(7) Perpetual inventory of Schedule II controlled substances shall be required and accountability of said drugs shall be by an appropriate form indicating at a minimum the date used, name of shipper or drug recipient, corresponding serial number of a drug order, invoice or proof of use form, and quantity received or issued.
(8) Recall. The Director shall develop and implement a recall policy and procedure to assure that all drugs within the clinic included on the recall are returned to the pharmacy for proper disposition.
(9) Suspected adverse drug reactions. All suspected adverse drug reactions shall be reported immediately to the ordering physician, the pharmacy, and to the appropriate committee of the clinic. An appropriate entry on the patient's pharmacy profile shall also be made.
(10) Security. All areas occupied by an OTP clinic pharmacy shall be capable of being locked by key or combination, so as to prevent unauthorized personnel access except by force. Such areas shall meet the security requirements of all applicable Federal and State laws and rules. Only those persons so authorized shall be permitted to enter these areas.
(a) All drugs shall be stored in designated areas within the clinic pharmacy or all dispensing medications shall be stored in designated areas within the clinic which are sufficient to insure proper sanitation, temperature, light, ventilation, moisture control, segregation, and security. Drug storage areas shall be locked or otherwise secured when licensed health care professionals are not present.
(b) Storage for Schedule II controlled substances shall be in an enclosed room or space with controlled limited access capable of showing forced entry is preferable. However, a safe or a lockable metal cabinet that is permanently affixed to the structure is acceptable.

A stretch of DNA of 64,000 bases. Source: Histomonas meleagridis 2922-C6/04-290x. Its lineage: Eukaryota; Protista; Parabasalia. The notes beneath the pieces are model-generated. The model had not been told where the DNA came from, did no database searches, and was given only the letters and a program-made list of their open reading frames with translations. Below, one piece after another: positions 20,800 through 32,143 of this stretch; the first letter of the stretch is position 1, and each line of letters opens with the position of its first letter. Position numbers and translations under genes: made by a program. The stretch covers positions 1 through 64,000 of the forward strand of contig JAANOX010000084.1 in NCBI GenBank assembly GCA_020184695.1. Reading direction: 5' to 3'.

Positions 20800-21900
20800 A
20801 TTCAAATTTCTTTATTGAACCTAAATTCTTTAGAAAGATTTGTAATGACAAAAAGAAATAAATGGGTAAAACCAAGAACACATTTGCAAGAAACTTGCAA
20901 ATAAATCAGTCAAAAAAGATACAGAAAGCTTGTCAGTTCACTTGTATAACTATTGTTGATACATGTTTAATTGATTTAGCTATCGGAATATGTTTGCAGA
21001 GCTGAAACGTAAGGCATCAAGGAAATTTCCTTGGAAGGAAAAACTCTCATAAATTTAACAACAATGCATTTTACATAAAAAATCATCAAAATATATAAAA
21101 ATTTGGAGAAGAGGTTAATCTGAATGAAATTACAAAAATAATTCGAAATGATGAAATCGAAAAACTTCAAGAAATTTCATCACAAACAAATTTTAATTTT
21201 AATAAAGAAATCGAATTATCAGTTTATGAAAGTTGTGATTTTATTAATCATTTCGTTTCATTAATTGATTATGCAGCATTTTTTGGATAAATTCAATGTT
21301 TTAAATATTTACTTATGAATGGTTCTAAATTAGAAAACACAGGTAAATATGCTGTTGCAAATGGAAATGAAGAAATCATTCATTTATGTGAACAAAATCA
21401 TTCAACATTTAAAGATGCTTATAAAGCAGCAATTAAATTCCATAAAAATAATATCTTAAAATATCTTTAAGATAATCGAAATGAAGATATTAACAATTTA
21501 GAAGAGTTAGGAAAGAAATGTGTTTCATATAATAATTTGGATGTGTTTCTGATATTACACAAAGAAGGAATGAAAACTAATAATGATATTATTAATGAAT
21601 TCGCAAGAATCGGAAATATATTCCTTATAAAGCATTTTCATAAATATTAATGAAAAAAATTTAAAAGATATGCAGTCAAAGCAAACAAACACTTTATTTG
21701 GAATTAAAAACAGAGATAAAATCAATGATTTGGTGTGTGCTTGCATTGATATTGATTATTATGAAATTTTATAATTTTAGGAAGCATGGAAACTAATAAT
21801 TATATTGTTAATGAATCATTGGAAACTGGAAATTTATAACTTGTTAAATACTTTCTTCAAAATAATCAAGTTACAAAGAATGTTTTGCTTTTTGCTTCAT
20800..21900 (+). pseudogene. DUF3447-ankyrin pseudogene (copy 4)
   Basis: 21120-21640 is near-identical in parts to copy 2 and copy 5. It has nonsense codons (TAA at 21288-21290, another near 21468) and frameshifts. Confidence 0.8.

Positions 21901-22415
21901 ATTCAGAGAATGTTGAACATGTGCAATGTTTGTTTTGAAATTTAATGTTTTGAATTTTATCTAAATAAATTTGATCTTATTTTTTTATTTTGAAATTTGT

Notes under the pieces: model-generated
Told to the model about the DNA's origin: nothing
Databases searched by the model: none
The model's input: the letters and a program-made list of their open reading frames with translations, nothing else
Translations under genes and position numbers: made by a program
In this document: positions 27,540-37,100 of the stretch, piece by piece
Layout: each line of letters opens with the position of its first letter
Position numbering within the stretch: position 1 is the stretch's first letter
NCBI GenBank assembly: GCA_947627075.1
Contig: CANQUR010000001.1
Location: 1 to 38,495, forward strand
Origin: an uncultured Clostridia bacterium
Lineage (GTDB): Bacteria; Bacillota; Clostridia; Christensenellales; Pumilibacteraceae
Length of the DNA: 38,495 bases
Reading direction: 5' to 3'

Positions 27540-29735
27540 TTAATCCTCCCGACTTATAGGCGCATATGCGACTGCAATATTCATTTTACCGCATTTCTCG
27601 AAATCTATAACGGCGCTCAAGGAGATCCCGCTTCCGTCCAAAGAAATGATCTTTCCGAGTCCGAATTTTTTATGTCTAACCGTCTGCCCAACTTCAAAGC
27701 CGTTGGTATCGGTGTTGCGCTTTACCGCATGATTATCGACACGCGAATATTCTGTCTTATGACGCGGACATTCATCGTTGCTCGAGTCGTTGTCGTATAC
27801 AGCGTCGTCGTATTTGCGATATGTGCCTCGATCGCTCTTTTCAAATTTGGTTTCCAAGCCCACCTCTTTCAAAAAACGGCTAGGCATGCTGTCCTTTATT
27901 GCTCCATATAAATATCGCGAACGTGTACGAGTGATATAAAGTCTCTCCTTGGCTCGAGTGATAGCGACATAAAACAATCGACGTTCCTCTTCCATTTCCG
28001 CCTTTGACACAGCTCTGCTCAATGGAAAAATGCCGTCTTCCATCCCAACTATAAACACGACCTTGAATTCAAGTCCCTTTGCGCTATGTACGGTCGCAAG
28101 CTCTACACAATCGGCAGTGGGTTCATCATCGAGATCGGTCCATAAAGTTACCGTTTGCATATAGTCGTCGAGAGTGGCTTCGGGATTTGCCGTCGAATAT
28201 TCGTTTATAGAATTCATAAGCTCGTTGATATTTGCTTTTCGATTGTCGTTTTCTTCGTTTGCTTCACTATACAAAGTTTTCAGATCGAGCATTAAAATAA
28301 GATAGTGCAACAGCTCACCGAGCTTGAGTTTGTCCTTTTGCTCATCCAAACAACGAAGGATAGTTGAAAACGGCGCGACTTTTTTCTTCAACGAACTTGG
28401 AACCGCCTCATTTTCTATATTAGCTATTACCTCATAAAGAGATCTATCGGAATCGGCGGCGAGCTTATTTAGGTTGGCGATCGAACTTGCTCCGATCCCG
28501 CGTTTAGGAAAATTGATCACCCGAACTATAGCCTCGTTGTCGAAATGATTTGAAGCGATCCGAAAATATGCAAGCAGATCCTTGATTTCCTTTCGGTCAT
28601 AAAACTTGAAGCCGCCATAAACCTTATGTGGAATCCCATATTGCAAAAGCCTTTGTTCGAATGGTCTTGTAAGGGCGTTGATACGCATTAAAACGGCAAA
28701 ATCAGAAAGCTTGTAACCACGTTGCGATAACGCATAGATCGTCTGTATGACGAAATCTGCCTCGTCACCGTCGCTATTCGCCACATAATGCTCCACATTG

(c) Whenever any area of an OTP clinic pharmacy is not under the personal and direct supervision of authorized licensed personnel, such areas shall be locked and secured.
(11) Reports and records. The Director shall maintain access to and submit, as appropriate, such records and reports as are required to insure patient health, safety and welfare. Such records shall be readily available and subject to inspections by the Board, the GDNA or its designated agents. All such records shall be maintained for a minimum of two years. These shall include, at a minimum, the following:
(a) Patient profile, chart or other appropriate record;
(b) Proof of use forms for controlled substances;
(c) Reports of suspected adverse drug reactions;
(d) Inventories of after hours safe(s) and emergency drug kits,
(e) All perpetual inventories maintained by the pharmacy, and all other records pertaining to controlled substances, including a biennial controlled substances inventory;
(f) Such other records and reports as may be required by Federal or State laws and/or rules;
(12) The compounding, labeling and quality control of large volumes of opioid treatment medication is the responsibility of a pharmacist and shall be prepared within the on-site pharmacy.


Ga. Comp. R. & Regs. R. 480-18-.06
O.C.G.A. Secs. 16-13-34, 16-13-41, 26-3-8, 26-4-27, 26-4-28, 26-4-80, 26-4-86, 26-4-87, 26-4-110, 26-4-111.
Original Rule entitled "Drug Distribution and Control" adopted. F. Feb. 25, 2002; eff. Mar. 17, 2002.

State regulations are updated quarterly; we currently have two versions available. Below is a comparison between our most recent version and the prior quarterly release. More comparison features will be added as we have more versions to compare.

No prior version found.